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The Ups and Downs of Test Baking

Since finals are coming up quickly and I can feel that familiar stress demon wrapping itself around my neck, I’ve been using baking as a way to escape my worries (there’s a reason I’m not a size zero, guys). In order to distract myself, I set out to create an easy chocolate chip cookie recipe, because nobody who runs a food blog should be able to say that they don’t have one of those under their belt. I thought that I had nailed down a recipe, as it had worked twice in a row (cue internal squealing).

Then, I went to do my third – and final – test bake before I posted it here. I started snapping the photos as I went along to show all the steps, only to quickly realize that this test wasn’t going as well as the others. First off, the liquid did not cover the flour, so I had to double the butter and add two more eggs than originally planned just to get it to resemble dough. Of course, I didn’t photograph this mistake, and instead only took photos that might be Instagram-worthy because I’m the worst.

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Then it became too mushy, and I had to slowly add more flour in as I prayed to the baking gods for mercy (they never listen, by the way, they’re assholes). At the end, I was a hot mess, coated in egg yolk and flour stains, wondering how the fuck a twenty-two-year-old could mess up some basic cookies.

I didn’t get a solid recipe out of it, which I bemoaned loudly to the boyfriend and my sister. On the bright side, I now had cookies to cheer me up.

This experience taught me a few things about test baking.

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  1. Never Get Over-Confident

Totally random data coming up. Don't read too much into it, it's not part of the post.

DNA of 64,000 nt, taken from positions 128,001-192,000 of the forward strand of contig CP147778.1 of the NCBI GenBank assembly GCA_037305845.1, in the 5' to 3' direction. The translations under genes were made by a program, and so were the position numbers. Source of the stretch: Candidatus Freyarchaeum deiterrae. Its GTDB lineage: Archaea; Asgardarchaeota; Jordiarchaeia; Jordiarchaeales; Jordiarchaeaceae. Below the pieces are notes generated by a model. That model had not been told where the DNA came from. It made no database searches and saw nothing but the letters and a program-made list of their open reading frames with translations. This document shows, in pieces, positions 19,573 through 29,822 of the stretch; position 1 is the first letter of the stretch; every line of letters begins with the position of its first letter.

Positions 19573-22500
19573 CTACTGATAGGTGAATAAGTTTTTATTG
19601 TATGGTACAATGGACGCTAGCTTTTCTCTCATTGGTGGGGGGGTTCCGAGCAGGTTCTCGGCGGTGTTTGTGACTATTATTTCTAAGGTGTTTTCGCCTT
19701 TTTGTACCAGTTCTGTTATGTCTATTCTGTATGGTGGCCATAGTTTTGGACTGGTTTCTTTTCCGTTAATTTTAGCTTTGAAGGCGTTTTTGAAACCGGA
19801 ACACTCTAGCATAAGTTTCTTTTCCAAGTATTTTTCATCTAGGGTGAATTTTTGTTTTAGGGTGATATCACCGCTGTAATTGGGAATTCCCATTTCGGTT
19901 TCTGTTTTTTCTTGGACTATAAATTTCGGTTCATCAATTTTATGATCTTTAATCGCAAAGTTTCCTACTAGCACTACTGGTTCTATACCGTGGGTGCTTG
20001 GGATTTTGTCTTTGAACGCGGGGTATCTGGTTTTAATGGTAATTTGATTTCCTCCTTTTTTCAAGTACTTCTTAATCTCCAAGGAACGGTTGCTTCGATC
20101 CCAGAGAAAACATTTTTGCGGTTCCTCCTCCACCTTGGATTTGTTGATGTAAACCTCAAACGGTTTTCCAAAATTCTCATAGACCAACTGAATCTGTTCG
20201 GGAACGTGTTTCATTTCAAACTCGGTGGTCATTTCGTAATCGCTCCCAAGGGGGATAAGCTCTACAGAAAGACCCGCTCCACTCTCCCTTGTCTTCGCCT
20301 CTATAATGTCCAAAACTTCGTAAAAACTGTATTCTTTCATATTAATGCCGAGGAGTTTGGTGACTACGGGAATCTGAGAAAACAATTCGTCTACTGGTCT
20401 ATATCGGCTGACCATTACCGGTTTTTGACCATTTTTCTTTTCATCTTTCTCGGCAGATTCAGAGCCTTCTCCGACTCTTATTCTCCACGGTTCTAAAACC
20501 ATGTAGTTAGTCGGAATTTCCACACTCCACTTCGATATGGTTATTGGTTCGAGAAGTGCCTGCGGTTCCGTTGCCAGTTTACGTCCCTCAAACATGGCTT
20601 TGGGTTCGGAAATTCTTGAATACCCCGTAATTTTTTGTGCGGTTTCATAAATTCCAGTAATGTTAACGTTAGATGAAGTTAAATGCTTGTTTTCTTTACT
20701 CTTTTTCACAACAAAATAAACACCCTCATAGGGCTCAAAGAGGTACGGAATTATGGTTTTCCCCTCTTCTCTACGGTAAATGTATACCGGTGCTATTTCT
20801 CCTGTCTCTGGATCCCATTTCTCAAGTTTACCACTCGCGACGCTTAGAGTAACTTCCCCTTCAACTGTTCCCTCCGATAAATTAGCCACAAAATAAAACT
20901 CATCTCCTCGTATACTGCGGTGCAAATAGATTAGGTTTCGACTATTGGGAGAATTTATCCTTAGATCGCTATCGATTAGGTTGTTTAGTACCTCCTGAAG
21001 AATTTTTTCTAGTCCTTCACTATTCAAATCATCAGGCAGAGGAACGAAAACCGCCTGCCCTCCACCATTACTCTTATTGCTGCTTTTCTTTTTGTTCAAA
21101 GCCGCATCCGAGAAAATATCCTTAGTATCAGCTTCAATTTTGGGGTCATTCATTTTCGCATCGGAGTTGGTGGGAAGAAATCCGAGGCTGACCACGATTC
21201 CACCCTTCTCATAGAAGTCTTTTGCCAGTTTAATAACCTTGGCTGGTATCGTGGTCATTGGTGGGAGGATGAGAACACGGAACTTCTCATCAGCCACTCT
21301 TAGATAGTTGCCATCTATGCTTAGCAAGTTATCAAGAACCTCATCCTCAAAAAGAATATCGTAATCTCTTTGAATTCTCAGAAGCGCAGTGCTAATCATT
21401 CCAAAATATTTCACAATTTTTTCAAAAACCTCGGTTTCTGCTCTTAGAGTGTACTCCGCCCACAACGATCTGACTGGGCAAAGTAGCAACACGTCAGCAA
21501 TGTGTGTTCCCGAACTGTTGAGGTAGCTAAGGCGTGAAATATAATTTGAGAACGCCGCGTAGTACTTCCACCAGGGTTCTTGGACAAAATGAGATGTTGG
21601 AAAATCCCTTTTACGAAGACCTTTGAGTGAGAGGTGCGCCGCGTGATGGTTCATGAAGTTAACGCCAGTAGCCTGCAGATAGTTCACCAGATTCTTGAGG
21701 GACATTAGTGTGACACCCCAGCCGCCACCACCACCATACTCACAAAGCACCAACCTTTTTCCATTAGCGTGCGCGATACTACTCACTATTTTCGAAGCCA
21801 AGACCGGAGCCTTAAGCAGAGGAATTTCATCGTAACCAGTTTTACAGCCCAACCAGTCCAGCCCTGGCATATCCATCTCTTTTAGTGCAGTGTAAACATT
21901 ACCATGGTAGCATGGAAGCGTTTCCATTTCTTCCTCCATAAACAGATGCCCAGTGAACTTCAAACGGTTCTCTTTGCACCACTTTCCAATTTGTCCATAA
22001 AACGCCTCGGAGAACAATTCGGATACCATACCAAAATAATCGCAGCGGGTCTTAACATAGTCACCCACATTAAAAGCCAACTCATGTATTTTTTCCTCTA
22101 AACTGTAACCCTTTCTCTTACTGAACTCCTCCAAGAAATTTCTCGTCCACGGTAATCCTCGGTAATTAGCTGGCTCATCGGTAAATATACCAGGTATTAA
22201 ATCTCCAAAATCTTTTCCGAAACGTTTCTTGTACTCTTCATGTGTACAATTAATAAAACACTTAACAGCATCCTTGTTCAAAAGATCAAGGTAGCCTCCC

If I hadn’t gone into the third testing phase with the idea that it was going to turn out perfectly, I wouldn’t have been so disappointed in the results. This isn’t to say that you can’t get excited, but keep in mind that we are not the masters of food. It won’t always bend to our will in the way that we want it to. When we cook, all sorts of scientific shit is going that we can’t even comprehend. This leaves a huge margin for error, and the more we respect that, the less upset we will be when things go wrong.

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2. Don’t Fret About Looks

Even though the dough looked ugly, and the cookies didn’t spread the way that I wanted them to as I baked them, the results still tasted awesome. I made three dozen and they were gone in like two days (I gave some away). It’s important to remind ourselves that it’s not all about how pretty the food is for Instagram. The taste is why we started cooking in the first place, right? Let’s all keep that in mind.

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3. Remember That It’s Just Food

We all eat at least three times a day, right? Yet we tend to freak out if a meal turns out bland, or burnt, or too sweet. We assume that we are awful cooks who have no business wielding a spatula. This train of thought is especially dangerous for a new cook, someone just trying out their skills.

But at the end of the day, it’s just food. There’s more where that came from, and in a few hours you’ll be hungry enough to try again. No meal is ever the end of the world. Toss it in the garbage, and do it over.

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What I love about baking and cooking is that it gives you little lessons throughout the day in a way that other aspects of life don’t. It has taught me patience, given me confidence in my skills, and allowed me to reflect back on where I was a year ago in this whole adventure. I adore this time alone in the kitchen. It’s probably the closest I’ve ever gotten to meditating.

For that, I think I can forgive the food for one flub.

Have you ever had a test baking mishap? If so, comment below with your experience or leave a link to your own blog post on the topic.

Until next time, keep cooking fearlessly.



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